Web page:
Keegan’s project at Rockland District High School is just one part of a much bigger story. Continue reading
Allow me to assist you.
Last week a colleague pointed out this little gem on the 40 Days for Life website. Apparently you can get credit at “Pro-Life University” for protesting in front of the FPA offices in Augusta.
This is just the sort of tidbit that fuels my imagination and I’m wondering what classes at a “pro-life university” might entail.
Here’s a list I came up with — Continue reading
How wonderful is that?!
Along with several other preventive services for women, the new guidelines from the U.S. Department of Health and Human Services require health insurance plans to cover contraception and contraceptive counseling. This marks true progress — viewing birth control as preventive health care and making sure women have access to services that impact their health and the health of their families.
This is good news.
But what’s even better is that Maine happens to be more than a decade ahead of Washington, D.C. on this one. In 1999, the Maine Legislature passed what is known as an Equity in Prescription Insurance and Contraception Coverage (EPICC) law. This law basically says that any insurance company doing business in Maine, that offers a prescription benefit, has to include contraception coverage.
This is all terrific news for women with health insurance coverage. But what about the millions of women and teens who don’t have any form of health insurance? Women like Rachel Fey, who wrote about it in this Pregnant Pause blog post.
Rachel’s story is not unique Continue reading
After reading last week’s post of On the Front Lines, a colleague asked me a couple of really good, pointed questions.
Wasn’t I putting a lot of pressure on parents — telling them they had to get comfortable talking about sex with their teens? What about those times when parents and teens just can’t talk about sexuality, for whatever reason?
He raised such good points, I decided they were worthy of further discussion. Continue reading
Last week I wrote about an article by former U.S. Attorney General, Jocelyn Elders, and what she called the “hormonal imperative” teenagers have when it comes to exploring their sexuality. I pointed out the fine line FPA staff have to walk when working with teens on issues of sexuality and sexual activity.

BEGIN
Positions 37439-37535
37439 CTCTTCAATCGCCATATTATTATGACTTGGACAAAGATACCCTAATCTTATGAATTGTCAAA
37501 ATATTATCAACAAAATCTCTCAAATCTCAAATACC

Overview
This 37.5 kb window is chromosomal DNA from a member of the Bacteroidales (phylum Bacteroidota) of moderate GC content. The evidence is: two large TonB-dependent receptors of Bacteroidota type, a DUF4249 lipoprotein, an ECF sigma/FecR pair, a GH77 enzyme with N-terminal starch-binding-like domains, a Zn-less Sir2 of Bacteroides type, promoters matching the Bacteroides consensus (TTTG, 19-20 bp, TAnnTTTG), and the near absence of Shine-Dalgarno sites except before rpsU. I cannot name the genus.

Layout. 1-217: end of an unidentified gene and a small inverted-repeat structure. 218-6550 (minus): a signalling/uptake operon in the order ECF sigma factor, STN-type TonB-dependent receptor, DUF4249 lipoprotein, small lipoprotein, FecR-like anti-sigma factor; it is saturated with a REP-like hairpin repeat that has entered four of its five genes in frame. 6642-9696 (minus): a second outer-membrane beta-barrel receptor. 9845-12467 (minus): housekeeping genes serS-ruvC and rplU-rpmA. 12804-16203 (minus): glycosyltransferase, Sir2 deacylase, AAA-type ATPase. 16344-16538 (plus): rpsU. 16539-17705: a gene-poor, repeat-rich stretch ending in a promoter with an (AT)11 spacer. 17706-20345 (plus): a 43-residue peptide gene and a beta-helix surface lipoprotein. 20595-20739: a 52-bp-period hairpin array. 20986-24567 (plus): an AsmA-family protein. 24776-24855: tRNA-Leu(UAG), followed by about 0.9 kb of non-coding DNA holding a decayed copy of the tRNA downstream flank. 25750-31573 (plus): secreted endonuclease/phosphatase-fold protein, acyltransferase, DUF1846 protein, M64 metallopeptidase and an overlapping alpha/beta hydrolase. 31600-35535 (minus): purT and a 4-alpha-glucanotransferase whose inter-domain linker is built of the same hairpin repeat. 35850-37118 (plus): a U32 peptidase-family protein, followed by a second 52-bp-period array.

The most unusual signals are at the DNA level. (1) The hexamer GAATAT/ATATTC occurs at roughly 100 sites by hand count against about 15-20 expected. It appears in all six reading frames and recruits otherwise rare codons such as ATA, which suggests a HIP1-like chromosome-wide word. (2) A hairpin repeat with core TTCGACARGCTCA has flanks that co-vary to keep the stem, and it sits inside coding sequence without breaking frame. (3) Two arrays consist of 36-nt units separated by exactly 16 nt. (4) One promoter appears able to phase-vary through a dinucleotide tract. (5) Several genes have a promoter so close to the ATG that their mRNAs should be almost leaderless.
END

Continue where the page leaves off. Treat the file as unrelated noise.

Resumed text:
The reality is, our staff have all been trained on how to talk with young people about sexual health issues and they get regular, ongoing training. Basically, FPA clinical staff are experts in the field of sexual health and they are about as comfortable talking about sexuality as a person can get. They get lots and lots of practice, each and every workday.
While we have these discussions with teens here at the FPA every day, we know that some of the most important conversations about sexuality happen in the home, between parents and their teens.
The late Sol Gordon, PhD was a clinical psychologist, educator and widely-respected sexuality educator, who wrote several books on the subject. In this essay, Gordon opens with the following scenario — Continue reading
I just read a wonderful article about teen sexual health, written by former U.S. Surgeon General, Jocelyn Elders. In the piece, Dr. Elders discusses adolescent development and makes a case for universal access to contraceptive care for teens and age-appropriate, comprehensive sexuality education for children of all ages.
Early in the article, Dr. Elders makes a bold statement. She says, “efforts to prevent teens from having sex have been largely unsuccessful in stemming sexual activity because teenagers have a hormonal imperative to explore their sexuality.” (emphasis mine)
Whoa! I’ve never heard anyone put it quite so bluntly — hormonal imperative indeed. But Dr. Elders doesn’t stop there; she continues her no-nonsense lesson in adolescent development with the following comments.